Complexes with a trivalent metal cation were also observed, namely, the ions containing two deprotonated organic molecules, that is, [dCurc + Curc-2H + Met]+ (in this case Met stands for a trivalent metal cation). Obviously, from such ions the loss of a neutral organic molecule cannot be expected. Figure 2 shows the CID-MS/MS spectra of ions [dCurc + Curc-2H + Fe]+ and [dCurc + Curc-2H + Ga]+. It is worth noting that Fe-curcumin complexes may have interesting pharmacological applications [27, 34, 35].
Ion [dCurc + Curc-2H + Fe]+ loses organic radicals [dCurc-H]• and [Curc-H]•, producing fragment ions [Curc-H + Fe]+ and [dCurc-H + Fe]+, respectively (formally, it is iron reduction ). As clearly indicated in Figure 2(a), the loss of radical [Curc-H]• occurs with higher efficiency than that of radical [dCurc-H]•. In other words, dCurc is more prone to bind iron cation than Curc.
Ion [dCurc + Curc-2H + Ga]+ behaves in a different way upon CID conditions. Decompositions of this ion lead to the formation of fragment ions [Curc-H]+ and [dCurc-H]+; thus the loss of neutral species [dCurc-H + Ga] and [Curc-H + Ga] takes place, respectively (Figure 2(b), formally gallium reduction takes place). Positive ions of the type [M-H]+ are rather rare in mass spectrometry (M stands for a neutral organic molecule), but sometimes they are observed . The loss of [dCurc-H + Ga] occurs with higher efficiency than the loss of [Curc-H + Ga] which means that dCurc is more prone to bind gallium cation than Curc.
Mass spectrometry has been successfully used for tautomeric study [46–48], and hence it has been tried to use mass spectrometry for dCurc different structures elucidation by analogy to the tautomerism. Mass spectrometric decomposition of deprotonated demethoxycurcumin (negative ion [dCurc-H]−) led to the formation of fragment ions at 217, and 187, whereas deprotonated curcumin yielded only ion at 217 and deprotonated bisdemethoxycurcumin yielded only ion 187 [49, 50]. Plausible structures of these fragment ions are shown in Scheme 2. For parent ion [dCurc-H]−, the fragment ion at 217 was about twice more abundant than the fragment ion at 187. However, on the basis of this mass spectrometric fragmentation pathway, it is difficult to elucidate which of the dCurc structures (B1 or B2, Scheme 1) predominates.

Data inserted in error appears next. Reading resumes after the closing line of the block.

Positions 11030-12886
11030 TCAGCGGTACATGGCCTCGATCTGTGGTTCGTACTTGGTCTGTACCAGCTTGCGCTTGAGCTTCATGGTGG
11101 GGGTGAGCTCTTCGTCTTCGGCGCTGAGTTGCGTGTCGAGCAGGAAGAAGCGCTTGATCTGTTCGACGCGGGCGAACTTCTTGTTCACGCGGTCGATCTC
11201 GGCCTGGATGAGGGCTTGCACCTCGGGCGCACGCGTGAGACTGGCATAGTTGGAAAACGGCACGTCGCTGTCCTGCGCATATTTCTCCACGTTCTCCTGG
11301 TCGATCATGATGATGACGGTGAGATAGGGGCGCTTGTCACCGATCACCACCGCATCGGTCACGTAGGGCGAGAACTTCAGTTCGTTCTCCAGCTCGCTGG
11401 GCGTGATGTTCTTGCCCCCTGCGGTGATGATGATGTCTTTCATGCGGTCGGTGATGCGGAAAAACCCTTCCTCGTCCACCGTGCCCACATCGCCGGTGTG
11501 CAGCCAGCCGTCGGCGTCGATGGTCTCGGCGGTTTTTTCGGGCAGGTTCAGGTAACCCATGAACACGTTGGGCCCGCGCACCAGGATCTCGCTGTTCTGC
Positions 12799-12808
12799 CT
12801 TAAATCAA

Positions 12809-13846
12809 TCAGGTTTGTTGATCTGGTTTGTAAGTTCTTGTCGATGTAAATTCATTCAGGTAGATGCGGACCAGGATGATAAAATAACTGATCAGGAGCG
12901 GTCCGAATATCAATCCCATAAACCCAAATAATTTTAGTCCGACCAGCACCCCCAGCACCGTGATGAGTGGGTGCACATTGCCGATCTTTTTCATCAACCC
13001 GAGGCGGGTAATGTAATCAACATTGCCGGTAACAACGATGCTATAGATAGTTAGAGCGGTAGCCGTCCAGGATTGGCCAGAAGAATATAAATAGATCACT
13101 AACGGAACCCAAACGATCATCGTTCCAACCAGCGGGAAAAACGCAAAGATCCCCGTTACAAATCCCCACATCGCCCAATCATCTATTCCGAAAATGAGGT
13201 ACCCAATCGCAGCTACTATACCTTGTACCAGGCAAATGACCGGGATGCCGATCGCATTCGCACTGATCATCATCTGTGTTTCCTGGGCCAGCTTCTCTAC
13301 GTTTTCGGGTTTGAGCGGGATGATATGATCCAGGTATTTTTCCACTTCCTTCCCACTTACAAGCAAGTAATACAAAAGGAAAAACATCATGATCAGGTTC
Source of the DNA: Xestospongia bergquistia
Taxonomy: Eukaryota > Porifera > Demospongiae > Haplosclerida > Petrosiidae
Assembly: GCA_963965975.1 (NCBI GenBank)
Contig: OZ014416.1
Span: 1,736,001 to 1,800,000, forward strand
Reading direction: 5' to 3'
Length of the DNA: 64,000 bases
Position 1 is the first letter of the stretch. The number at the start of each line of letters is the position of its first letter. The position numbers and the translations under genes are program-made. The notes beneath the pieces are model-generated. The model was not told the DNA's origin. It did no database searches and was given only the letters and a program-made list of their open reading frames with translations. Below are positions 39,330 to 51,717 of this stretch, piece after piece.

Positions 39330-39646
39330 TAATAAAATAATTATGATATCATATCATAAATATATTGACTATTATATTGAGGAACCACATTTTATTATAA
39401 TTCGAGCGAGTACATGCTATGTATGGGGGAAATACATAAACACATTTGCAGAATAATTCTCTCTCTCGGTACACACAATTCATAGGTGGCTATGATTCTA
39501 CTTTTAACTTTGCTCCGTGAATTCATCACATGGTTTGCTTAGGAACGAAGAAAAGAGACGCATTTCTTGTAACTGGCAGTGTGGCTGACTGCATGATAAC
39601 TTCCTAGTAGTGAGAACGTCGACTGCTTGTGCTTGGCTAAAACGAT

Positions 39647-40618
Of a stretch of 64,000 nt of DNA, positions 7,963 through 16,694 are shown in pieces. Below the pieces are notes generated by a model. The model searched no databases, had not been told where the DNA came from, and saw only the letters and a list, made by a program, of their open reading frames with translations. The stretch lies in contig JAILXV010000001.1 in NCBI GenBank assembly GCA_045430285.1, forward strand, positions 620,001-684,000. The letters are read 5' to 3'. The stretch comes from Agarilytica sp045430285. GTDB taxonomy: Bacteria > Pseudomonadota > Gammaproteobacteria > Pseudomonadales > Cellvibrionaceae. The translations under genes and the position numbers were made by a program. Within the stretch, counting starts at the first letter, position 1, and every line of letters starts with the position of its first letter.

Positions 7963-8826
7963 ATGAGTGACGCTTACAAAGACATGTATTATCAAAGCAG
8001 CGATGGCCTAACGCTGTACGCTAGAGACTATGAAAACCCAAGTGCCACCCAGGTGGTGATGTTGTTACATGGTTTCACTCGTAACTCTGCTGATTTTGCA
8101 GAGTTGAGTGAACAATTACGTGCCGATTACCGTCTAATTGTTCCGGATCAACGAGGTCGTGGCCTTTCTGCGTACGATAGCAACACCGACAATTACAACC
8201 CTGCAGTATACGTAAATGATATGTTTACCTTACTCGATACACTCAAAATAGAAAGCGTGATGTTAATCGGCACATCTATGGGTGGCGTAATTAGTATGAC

Mass spectrometric decomposition of protonated demethoxycurcumin (positive ion [dCurc + H]+) led to the formation of fragment ions at 177, and 147, whereas protonated curcumin yielded only the ion at 177 and protonated bisdemethoxycurcumin yielded only ion 147 . Plausible structures of these fragment ions are shown in Scheme 3. [dCurc-H + Met]+ decomposes in a similar way to [dCurc + H]+.
For parent ion [dCurc + H]+, it is reasonable to assume the ion at 177 to arise from structure B2 and the ion at 147 from structure B1. Because the fragment ion at 177 was about twice more abundant than that at 147 , structure B2 seems to predominate over structure B1. The calculated Wiberg indices (bond orders) further support this suggestion, as their values calculated for CC bonds are 1.286 and 1.445. It confirms the abundance of ions at 147 and 177—the CC bond from the demethoxy-side is stronger which promotes generation of ion at 177 (Figure 3).
The complexes dCurc-metal cation detected in the ESI-MS conditions contain deprotonated dCurc, but they are positive ions. Figure 4 shows the MS/MS spectrum of ion [dCurc-H + Zn]+ and for comparison the MS/MS spectrum of ion [Curc-H + Zn]+ (it is worth noting that Zn-curcumin complexes may have interesting pharmacological activities ).